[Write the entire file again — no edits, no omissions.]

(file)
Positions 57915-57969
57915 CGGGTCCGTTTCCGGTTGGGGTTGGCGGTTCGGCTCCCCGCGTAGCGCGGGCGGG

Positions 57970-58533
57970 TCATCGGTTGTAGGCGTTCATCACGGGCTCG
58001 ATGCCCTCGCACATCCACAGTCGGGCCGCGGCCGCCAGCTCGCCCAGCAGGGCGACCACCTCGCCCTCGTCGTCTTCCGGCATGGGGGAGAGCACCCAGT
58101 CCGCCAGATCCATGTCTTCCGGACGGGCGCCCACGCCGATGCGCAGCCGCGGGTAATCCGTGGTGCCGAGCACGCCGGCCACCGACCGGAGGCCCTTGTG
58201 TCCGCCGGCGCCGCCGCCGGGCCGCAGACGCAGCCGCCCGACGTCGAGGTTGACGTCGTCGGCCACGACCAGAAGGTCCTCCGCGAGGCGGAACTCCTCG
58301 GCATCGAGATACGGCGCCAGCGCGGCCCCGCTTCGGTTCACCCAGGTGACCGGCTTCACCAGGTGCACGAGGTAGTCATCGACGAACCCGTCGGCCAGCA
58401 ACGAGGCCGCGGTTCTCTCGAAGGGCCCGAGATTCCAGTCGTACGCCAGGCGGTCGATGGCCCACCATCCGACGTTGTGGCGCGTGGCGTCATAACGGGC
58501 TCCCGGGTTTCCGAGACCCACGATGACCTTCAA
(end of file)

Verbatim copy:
Positions 57915-57969
57915 CGGGTCCGTTTCCGGTTGGGGTTGGCGGTTCGGCTCCCCGCGTAGCGCGGGCGGG

Positions 57970-58533
57970 TCATCGGTTGTAGGCGTTCATCACGGGCTCG
58001 ATGCCCTCGCACATCCACAGTCGGGCCGCGGCCGCCAGCTCGCCCAGCAGGGCGACCACCTCGCCCTCGTCGTCTTCCGGCATGGGGGAGAGCACCCAGT
58101 CCGCCAGATCCATGTCTTCCGGACGGGCGCCCACGCCGATGCGCAGCCGCGGGTAATCCGTGGTGCCGAGCACGCCGGCCACCGACCGGAGGCCCTTGTG
58201 TCCGCCGGCGCCGCCGCCGGGCCGCAGACGCAGCCGCCCGACGTCGAGGTTGACGTCGTCGGCCACGACCAGAAGGTCCTCCGCGAGGCGGAACTCCTCG
58301 GCATCGAGATACGGCGCCAGCGCGGCCCCGCTTCGGTTCACCCAGGTGACCGGCTTCACCAGGTGCACGAGGTAGTCATCGACGAACCCGTCGGCCAGCA
58401 ACGAGGCCGCGGTTCTCTCGAAGGGCCCGAGATTCCAGTCGTACGCCAGGCGGTCGATGGCCCACCATCCGACGTTGTGGCGCGTGGCGTCATAACGGGC
58501 TCCCGGGTTTCCGAGACCCACGATGACCTTCAA